Memory Lane: Revisiting the 11 Triple Crown Winners

It wouldn’t be a Triple Crown possibility day without paying our respects to the past winners of the elusive prize.

Something on my bucket list is to see a Triple Crown winner in my lifetime. The near-miss that breaks my heart the most is perhaps the 1999 Belmont Stakes, when Charismatic, another humble colt with little pomp and circumstance in his back story, suffered a career ending injury during the race and did not finish. I’ll never forget sobbing while I watched Chris Antley hold his leg up while looking around for help. That said, my biggest wish for today is a safe trip around the oval for all of the horses competing. Win or lose, that is the number one priority on any given day.

Without further ado, I present the previous winners of the Triple Crown, starting with…

1: Sir Barton, 1919

Sir Barton and Johnny Loftus

Sir Barton and Johnny Loftus

Sir Barton was the first Triple Crown winner, breaking his maiden in the 1919 Kentucky Derby (how far we have come: qualifications and two year old campaigns!). The Triple Crown was not an official event yet, but the horse won all three races and was declared the first winner of the trophy in 1948. Sir Barton went on to have a relatively unremarkable stud career after a marginally successful 1920 campaign, and remains immortalized in statue at Audley Farm, where he stood at stud.

2: Gallant Fox, 1930

Gallant Fox was the second winner of the Triple Crown, when the Kentucky Derby was actually the first race and came after the Preakness Stakes. Gallant Fox was inducted into the Racing Hall of Fame in 1957 and was also the first horse to sire another Triple Crown Winner – Omaha, who won in 1935.

3: Omaha, 1935

A memorial commemorating Omaha in Omaha, Nebraska.

A memorial commemorating Omaha in Omaha, Nebraska.

Omaha actually raced in the Withers Stakes in between the Preakness and the Belmont in 1935, suffering a loss to Rosemont that day. He came back just a few days later, though, and won the Belmont Stakes in decisive fashion by a length and a half over Firethorn after an impressive stretch drive. Omaha went on to race in Britain and was eventually retired to stud and then to a farm in Nebraska, where he is memorialized today.

4: War Admiral, 1937


War Admiral was perhaps best known for his duel with Seabiscuit after he won the 1937 Triple Crown. This handsome horse won 21 out of 26 career starts and was known to be tempermental and cocky under saddle.

5: Whirlaway, 1941

Described with adjectives such as “crazy” and “stupid”, Whirlaway made a name for himself in 1941 by becoming the fifth winner of the Triple Crown. After winning the Triple Crown, Whilaway was named the Horse of the Year for 1941.

6: Count Fleet, 1943

Count Fleet was injured while winning the Wood Memorial, his Kentucky Derby prep race. The colt recovered in time for the Run for the Roses, though, and went on to notch a Triple Crown win. Count Fleet won the Belmont stakes by 25 lengths, a record that stood until Secretariat’s famous run later on.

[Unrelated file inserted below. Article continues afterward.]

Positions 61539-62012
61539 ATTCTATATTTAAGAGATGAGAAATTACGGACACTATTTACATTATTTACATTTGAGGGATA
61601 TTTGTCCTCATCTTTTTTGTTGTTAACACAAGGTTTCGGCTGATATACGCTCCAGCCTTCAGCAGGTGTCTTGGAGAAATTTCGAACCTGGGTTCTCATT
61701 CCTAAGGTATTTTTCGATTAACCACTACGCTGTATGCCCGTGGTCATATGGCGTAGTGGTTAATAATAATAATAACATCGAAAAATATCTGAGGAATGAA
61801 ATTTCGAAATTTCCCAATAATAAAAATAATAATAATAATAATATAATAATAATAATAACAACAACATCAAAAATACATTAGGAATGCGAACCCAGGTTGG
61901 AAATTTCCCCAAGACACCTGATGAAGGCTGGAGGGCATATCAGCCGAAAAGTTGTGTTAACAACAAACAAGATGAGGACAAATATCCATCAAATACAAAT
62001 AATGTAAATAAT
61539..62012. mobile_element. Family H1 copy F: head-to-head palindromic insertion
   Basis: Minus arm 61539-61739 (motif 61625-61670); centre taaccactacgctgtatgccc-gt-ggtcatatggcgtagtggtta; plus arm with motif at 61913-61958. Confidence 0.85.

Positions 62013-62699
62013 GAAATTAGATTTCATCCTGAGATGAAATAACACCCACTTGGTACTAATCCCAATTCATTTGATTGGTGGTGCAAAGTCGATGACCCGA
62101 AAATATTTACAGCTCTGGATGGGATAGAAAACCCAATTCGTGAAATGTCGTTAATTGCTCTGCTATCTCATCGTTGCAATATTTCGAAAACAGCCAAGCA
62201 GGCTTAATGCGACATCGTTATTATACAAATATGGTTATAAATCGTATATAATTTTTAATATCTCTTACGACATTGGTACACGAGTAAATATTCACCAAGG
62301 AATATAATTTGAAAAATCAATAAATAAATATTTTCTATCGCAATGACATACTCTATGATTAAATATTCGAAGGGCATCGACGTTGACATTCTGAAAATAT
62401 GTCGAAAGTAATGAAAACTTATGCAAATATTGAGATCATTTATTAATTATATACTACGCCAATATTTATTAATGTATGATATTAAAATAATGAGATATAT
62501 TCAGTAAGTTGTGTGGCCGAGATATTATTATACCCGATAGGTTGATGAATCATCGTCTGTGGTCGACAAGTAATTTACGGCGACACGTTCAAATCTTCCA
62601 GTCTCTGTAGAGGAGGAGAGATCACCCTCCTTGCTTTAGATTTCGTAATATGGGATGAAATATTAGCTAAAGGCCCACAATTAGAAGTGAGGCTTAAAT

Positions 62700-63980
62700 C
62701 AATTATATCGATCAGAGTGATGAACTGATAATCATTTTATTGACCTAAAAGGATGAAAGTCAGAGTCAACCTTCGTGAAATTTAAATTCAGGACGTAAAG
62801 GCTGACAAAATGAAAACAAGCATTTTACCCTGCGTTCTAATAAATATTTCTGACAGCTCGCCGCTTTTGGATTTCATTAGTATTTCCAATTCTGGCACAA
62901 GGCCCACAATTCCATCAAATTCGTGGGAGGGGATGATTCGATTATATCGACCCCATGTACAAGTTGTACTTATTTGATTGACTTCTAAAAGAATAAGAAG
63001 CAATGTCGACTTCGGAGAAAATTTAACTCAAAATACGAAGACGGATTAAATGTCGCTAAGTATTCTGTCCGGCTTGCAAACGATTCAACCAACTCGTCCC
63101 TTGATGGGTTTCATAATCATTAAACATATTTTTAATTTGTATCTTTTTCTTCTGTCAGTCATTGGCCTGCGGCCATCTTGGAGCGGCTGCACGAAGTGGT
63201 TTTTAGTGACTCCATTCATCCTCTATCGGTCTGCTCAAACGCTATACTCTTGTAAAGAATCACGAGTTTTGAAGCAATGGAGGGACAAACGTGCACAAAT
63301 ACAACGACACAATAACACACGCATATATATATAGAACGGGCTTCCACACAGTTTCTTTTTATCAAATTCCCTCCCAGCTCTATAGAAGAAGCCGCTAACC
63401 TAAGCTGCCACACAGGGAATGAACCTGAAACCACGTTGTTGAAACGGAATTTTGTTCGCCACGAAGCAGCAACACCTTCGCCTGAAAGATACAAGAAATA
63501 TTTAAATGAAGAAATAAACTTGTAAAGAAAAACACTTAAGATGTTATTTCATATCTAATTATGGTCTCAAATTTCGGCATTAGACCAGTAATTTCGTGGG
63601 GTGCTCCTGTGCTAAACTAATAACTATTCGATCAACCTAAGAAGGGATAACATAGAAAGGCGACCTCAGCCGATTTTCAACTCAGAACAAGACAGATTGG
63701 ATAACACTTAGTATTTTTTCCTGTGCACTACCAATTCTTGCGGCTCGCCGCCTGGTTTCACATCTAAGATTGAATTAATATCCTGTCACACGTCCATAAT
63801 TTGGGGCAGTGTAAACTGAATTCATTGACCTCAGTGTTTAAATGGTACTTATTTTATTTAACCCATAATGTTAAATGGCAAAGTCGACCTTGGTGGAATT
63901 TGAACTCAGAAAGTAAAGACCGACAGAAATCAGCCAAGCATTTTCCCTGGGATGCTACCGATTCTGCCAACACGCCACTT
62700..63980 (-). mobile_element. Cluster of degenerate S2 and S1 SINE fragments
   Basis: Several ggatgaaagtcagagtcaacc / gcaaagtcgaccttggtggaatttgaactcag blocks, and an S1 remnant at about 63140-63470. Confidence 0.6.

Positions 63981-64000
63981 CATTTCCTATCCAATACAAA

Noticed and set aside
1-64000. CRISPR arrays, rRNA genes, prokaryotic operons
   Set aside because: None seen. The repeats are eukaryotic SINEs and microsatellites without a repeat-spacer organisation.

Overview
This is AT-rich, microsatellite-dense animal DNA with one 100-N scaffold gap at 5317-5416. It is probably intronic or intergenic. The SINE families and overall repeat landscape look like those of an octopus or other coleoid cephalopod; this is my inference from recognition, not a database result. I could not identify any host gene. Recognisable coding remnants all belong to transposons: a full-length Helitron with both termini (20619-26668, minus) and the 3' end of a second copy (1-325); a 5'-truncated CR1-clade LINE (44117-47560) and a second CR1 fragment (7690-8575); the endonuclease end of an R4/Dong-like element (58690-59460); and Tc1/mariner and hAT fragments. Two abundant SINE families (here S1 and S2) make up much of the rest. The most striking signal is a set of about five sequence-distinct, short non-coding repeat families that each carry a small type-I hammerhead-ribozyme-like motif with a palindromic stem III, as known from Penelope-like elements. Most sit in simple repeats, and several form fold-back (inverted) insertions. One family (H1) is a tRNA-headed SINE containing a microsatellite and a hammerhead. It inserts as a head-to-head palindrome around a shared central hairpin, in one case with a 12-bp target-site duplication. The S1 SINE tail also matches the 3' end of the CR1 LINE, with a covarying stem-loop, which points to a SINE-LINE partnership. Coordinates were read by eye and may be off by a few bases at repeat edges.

7: Assault, 1946


Assault’s sire, Bold Venture, was a two-classic winner, winning the Kentucky Derby and the Preakness in 1936. Assault dealt with soundness issues throughout his career and also hailed from Texas, which was not exactly prime Thoroughbred racing breeding ground. He overcame these obstacles, though, winning the 1946 Triple Crown and convincing America that he was the best around. Later, it was discovered that the colt was sterile, and he completed one more season of racing as a seven-year-old before retiring permanently to Texas.

8: Citation, 1948

Citation also raced in between the Preakness and the Belmont. In the final leg of the Triple Crown, Citation tied the track record at 2:28 1/2 set by Count Fleet. Citation went on to have a solid remainder of his career, followed by a successful stud career. He was named to the Racing Hall of Fame in 1959.

9: Secretariat, 1973

Perhaps everyone’s favorite Triple Crown winner, “Big Red” enjoyed perhaps the most fame of all of the winners to date. I mean, he’s had a Disney movie made about him – how much more famous can you get? As the story goes, Secretariat positively demolished his opponents in the 1973 Belmont Stakes, winning by an astounding 31 lengths. If you don’t get chills watching this race, you are possibly not human.

10: Seattle Slew, 1977

Perhaps Zenyatta knew Seattle Slew in a former life, as the big colt was also known for putting on some dance moves during his pre-race routine. Seattle Slew won the Belmont in 1977 by four lengths and took his record to nine and nine to remain undefeated through the Triple Crown. He went on to be one of the most popular stallions to choose for breeding, and can still be found in the pedigrees of Thoroughbreds all over the country.

11: Affirmed, 1978

Race fans were spoiled in 1977 and 1978, enjoying two Triple Crown winners in succession. Perhaps the racing gods knew that the drought was coming, and sent the winners off with a bang? Affirmed became the last Triple Crown winner that the racing world has seen, beating out arch rival Alydar in the Belmont Stakes by just a nose. Affirmed was euthanized in 2001 after a bout with laminitis, and he was also inducted into the Racing Hall of Fame.


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